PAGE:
New research has revealed that the United States’ Jewish population is growing and, with 4.2 million adults self-identifying as Jewish, is 33 percent percent larger than previously estimated in the National Jewish Population Survey of 2000-2001.
Using what it calls “data synthesis” techniques that involve amassing data from hundreds of academic, government and privately funded surveys, the Steinhardt Social Research Institute of Brandeis University estimates that the total Jewish population of the U.S. is 6.8 million, the Institute said in its report.
“Socio-demographic studies of the U.S. population have, over the last several decades, painted a mostly negative portrait of American Jewry. The research suggests that, beset by assimilation pressures, declining identification and levels of engagement, the Jewish population is decreasing,” the study’s authors wrote. By contrast, its own findings “indicated that the U.S. Jewish population was substantially larger than previously estimated.”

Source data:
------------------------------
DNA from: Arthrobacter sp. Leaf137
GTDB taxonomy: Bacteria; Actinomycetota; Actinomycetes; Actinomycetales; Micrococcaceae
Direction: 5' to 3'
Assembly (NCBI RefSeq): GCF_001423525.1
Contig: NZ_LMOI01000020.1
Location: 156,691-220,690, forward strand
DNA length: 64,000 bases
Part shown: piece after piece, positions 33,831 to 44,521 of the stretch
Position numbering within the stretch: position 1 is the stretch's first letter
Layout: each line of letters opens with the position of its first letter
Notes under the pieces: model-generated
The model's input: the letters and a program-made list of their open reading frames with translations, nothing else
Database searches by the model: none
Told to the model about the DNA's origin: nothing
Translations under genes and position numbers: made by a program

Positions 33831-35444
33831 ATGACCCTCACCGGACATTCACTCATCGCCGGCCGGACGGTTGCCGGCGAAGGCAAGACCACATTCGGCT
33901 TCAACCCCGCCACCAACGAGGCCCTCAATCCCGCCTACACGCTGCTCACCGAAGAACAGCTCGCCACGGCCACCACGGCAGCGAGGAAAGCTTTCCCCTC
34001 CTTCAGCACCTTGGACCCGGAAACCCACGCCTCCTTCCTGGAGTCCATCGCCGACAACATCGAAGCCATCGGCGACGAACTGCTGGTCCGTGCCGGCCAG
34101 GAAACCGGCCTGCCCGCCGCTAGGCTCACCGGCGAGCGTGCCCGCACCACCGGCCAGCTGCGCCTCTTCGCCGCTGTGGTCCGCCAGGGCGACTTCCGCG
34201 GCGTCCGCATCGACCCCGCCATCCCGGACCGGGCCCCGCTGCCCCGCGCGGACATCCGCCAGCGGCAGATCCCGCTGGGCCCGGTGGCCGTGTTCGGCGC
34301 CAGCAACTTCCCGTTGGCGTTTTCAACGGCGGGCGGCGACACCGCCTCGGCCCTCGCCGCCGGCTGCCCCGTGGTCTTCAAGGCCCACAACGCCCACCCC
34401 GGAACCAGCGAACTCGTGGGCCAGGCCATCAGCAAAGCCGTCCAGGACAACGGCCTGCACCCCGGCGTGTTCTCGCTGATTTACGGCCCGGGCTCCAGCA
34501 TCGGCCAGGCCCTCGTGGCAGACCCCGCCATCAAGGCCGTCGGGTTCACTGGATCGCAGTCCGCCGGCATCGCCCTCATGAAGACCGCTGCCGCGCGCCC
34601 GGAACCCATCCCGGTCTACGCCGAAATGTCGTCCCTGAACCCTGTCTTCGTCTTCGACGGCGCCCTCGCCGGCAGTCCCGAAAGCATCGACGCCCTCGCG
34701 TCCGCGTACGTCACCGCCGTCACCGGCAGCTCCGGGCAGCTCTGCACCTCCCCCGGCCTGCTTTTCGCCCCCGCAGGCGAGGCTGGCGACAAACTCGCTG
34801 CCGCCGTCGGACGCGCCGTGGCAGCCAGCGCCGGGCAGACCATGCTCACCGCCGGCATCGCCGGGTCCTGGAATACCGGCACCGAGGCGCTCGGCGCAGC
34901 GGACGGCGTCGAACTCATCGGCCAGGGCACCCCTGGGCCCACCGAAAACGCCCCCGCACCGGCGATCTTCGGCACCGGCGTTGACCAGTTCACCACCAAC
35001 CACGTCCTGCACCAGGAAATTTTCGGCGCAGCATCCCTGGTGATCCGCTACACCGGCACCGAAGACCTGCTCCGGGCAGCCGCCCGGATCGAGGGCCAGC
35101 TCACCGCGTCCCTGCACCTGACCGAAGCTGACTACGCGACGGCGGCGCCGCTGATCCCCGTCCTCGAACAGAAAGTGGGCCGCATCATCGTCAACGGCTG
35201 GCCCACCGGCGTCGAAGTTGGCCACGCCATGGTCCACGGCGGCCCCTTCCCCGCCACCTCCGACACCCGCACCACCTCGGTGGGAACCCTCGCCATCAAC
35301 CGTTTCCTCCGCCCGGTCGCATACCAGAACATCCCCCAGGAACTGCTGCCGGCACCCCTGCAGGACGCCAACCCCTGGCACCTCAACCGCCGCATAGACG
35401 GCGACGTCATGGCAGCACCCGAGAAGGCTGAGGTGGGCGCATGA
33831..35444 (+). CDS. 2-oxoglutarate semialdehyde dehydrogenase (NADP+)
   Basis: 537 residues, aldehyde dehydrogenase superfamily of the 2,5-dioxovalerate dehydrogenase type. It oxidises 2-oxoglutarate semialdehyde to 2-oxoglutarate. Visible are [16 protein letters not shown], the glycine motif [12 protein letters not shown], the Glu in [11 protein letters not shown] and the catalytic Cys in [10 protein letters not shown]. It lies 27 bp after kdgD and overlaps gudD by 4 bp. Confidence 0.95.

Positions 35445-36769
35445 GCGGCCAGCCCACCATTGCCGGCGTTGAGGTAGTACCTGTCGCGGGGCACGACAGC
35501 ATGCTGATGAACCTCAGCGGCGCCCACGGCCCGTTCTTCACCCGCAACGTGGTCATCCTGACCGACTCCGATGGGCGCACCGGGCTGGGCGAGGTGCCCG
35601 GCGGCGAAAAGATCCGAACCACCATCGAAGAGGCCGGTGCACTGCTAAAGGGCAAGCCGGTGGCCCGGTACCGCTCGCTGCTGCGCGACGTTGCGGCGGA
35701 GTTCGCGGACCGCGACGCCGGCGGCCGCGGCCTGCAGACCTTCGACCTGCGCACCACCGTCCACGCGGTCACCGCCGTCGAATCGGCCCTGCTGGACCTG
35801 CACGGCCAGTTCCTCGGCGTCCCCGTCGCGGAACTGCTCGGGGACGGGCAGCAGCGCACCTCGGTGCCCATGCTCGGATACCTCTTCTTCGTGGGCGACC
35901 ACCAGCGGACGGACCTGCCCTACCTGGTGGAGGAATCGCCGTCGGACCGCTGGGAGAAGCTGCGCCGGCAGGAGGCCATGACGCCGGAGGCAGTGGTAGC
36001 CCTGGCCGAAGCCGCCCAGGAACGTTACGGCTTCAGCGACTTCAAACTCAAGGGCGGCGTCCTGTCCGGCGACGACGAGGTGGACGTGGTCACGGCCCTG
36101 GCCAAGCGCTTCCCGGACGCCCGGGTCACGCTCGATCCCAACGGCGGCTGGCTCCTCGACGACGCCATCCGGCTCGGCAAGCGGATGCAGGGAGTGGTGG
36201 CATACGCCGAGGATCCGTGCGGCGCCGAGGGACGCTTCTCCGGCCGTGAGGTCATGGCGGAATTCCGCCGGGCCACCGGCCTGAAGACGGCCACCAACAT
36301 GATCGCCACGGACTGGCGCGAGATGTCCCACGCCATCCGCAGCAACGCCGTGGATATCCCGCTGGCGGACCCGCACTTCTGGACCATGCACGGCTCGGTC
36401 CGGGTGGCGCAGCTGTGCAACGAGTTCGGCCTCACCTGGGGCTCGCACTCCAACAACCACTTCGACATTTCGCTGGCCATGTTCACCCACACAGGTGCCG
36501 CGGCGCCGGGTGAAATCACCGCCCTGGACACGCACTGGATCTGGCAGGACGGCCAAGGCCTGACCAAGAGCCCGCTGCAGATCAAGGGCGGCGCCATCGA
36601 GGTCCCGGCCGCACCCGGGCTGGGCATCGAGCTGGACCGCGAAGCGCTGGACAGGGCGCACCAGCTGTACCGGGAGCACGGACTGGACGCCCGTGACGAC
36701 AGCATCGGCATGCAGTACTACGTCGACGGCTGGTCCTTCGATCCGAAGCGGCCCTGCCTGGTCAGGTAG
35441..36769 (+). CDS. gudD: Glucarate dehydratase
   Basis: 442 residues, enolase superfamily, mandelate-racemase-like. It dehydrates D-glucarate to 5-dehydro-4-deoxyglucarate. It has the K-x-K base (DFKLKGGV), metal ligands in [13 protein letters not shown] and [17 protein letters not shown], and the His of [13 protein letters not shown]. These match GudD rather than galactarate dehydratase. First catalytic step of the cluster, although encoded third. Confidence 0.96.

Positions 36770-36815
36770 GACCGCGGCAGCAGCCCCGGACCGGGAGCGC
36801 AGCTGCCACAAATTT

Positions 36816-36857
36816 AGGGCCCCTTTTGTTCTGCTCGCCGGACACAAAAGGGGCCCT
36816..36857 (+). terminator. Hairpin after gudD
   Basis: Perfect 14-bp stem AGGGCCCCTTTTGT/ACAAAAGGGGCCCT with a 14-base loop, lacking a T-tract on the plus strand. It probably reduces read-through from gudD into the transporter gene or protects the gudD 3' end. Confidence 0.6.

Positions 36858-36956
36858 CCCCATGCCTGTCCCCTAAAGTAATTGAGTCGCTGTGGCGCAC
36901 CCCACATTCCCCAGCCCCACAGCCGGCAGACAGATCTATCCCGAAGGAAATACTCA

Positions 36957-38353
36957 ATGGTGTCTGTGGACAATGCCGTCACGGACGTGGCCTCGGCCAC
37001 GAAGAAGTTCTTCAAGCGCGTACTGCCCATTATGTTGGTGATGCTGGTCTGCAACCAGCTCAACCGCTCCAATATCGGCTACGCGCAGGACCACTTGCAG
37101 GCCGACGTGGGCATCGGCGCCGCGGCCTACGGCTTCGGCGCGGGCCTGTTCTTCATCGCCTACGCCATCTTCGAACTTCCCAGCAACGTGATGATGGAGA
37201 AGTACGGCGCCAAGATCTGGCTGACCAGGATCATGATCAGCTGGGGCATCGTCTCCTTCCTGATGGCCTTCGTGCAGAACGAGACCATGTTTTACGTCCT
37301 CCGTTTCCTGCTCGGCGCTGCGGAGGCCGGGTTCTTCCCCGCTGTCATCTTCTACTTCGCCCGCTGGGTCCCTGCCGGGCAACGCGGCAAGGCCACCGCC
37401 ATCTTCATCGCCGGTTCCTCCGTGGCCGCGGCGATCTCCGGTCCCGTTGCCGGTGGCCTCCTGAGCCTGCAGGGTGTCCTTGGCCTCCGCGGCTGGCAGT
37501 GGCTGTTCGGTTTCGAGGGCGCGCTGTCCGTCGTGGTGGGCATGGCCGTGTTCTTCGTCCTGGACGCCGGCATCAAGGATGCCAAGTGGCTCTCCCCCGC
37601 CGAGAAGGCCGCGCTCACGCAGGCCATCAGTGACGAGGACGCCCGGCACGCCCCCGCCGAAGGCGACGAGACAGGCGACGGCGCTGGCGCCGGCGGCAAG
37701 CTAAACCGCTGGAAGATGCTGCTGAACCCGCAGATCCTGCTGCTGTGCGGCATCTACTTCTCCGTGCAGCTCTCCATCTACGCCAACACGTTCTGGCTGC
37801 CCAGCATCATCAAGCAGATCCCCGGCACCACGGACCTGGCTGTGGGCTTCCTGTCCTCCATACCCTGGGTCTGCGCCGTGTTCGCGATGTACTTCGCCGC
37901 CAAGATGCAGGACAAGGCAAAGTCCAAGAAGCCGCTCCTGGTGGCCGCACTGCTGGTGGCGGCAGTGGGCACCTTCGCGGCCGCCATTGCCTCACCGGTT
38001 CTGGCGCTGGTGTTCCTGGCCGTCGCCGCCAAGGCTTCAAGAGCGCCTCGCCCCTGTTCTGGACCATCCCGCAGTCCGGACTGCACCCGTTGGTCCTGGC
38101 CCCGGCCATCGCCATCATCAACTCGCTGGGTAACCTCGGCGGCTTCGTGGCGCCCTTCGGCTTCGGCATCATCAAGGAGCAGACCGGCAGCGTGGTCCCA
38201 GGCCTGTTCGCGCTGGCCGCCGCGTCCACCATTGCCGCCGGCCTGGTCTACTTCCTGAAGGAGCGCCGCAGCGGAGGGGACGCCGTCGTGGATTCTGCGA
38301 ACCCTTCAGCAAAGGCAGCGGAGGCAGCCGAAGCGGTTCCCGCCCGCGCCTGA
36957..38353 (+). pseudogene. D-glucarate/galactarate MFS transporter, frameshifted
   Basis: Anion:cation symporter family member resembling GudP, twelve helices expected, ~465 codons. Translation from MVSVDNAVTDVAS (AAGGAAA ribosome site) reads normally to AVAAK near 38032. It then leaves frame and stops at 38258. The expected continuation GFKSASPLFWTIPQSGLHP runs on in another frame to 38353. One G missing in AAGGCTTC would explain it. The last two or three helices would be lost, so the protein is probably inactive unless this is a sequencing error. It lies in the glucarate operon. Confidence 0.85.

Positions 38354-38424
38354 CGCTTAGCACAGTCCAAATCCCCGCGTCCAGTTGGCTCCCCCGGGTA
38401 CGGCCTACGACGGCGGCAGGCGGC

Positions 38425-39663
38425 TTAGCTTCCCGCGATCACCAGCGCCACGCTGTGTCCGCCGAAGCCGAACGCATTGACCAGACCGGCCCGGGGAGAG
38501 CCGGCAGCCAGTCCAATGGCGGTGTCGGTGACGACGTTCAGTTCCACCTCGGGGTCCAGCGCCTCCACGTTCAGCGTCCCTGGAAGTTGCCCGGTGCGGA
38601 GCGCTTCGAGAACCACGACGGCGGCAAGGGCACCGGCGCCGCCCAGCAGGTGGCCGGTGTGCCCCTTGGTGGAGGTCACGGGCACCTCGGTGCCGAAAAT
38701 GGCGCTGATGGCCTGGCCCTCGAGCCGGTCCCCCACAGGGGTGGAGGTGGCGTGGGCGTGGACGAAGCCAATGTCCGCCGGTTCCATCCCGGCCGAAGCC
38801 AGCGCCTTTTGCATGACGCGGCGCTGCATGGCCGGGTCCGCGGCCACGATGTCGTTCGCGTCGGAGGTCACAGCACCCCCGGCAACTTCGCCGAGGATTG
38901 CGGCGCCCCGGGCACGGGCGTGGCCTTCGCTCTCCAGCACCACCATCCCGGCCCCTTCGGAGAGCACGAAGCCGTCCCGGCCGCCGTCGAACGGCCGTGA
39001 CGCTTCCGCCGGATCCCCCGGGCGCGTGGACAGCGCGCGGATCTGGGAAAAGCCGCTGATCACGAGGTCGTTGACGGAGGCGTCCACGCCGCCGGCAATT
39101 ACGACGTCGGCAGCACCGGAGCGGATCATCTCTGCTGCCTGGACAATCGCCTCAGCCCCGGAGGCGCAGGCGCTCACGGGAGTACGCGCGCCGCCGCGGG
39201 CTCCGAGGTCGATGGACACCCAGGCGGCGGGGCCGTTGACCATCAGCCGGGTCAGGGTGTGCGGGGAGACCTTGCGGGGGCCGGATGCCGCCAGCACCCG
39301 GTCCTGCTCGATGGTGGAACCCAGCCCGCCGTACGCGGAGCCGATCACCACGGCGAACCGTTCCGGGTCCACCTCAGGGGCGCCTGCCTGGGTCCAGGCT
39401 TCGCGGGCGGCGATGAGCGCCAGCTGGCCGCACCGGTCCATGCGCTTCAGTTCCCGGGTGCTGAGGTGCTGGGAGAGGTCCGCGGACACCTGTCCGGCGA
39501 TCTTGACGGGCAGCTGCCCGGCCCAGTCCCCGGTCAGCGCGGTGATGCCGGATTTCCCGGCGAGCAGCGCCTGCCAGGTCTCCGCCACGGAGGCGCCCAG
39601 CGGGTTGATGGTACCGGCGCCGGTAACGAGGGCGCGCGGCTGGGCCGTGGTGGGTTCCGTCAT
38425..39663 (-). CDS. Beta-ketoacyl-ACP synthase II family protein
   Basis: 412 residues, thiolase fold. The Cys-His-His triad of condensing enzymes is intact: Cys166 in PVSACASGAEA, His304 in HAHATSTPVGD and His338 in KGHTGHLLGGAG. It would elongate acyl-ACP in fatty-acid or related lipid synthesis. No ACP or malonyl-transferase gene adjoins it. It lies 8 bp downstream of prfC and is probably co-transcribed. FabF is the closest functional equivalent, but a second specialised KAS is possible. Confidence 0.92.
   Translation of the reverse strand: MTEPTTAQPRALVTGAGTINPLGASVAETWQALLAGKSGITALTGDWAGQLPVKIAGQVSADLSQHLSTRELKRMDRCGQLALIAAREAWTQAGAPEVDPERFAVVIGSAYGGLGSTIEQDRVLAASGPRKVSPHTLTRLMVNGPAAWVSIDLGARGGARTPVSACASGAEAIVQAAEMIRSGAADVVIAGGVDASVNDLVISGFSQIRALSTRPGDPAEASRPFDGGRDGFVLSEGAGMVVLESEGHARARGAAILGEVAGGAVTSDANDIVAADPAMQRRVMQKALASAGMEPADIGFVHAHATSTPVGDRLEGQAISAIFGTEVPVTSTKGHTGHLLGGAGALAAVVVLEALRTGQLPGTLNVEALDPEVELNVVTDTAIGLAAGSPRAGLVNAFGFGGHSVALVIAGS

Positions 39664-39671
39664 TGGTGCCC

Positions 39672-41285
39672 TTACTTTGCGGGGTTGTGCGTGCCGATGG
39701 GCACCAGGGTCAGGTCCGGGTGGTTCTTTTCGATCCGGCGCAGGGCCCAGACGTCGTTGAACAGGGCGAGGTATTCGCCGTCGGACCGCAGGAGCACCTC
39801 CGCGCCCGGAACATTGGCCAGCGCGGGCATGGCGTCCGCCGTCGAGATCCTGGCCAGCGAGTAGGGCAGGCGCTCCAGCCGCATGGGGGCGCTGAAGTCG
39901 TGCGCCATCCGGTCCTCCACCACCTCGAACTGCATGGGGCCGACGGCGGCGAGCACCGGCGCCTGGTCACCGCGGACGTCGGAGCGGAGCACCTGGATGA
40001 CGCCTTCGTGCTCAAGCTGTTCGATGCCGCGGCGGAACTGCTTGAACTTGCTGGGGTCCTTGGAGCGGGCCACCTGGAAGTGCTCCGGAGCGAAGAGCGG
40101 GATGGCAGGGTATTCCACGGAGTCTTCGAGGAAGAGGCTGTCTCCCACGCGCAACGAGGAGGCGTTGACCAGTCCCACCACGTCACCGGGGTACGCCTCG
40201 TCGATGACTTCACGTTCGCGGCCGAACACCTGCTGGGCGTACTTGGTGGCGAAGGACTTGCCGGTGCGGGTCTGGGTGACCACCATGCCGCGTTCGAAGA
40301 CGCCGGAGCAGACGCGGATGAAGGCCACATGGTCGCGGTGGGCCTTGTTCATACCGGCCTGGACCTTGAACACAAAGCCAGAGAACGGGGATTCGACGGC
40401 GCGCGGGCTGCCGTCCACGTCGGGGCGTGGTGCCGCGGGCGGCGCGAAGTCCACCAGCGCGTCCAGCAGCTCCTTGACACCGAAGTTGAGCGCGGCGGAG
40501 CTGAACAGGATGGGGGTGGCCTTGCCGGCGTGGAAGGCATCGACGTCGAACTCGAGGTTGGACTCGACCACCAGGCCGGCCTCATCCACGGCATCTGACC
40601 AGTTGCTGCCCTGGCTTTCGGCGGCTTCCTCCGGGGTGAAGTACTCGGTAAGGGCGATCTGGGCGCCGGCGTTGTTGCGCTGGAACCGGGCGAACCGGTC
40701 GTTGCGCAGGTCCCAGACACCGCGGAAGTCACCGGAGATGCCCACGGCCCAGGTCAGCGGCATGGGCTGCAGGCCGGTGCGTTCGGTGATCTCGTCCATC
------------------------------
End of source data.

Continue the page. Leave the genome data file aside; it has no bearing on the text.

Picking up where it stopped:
Data synthesis techniques, according to the study’s authors, correct for a methodological problem in most Jewish-specific population studies, which try both to obtain a census and collect data on the nature of Jewish life. Trying to achieve both aims using one source of data is risky, according to the study.
Other key findings:
24 percent of Jewish adults are 65 years and older, compared with 18 percent in the general population.
52 percent of Jewish adults aged 65 and over are college graduates, versus with 24 percent of U.S. adults.
U.S. Jews are clustered mainly in six states, with 20 percent in New York and 14 percent in California.
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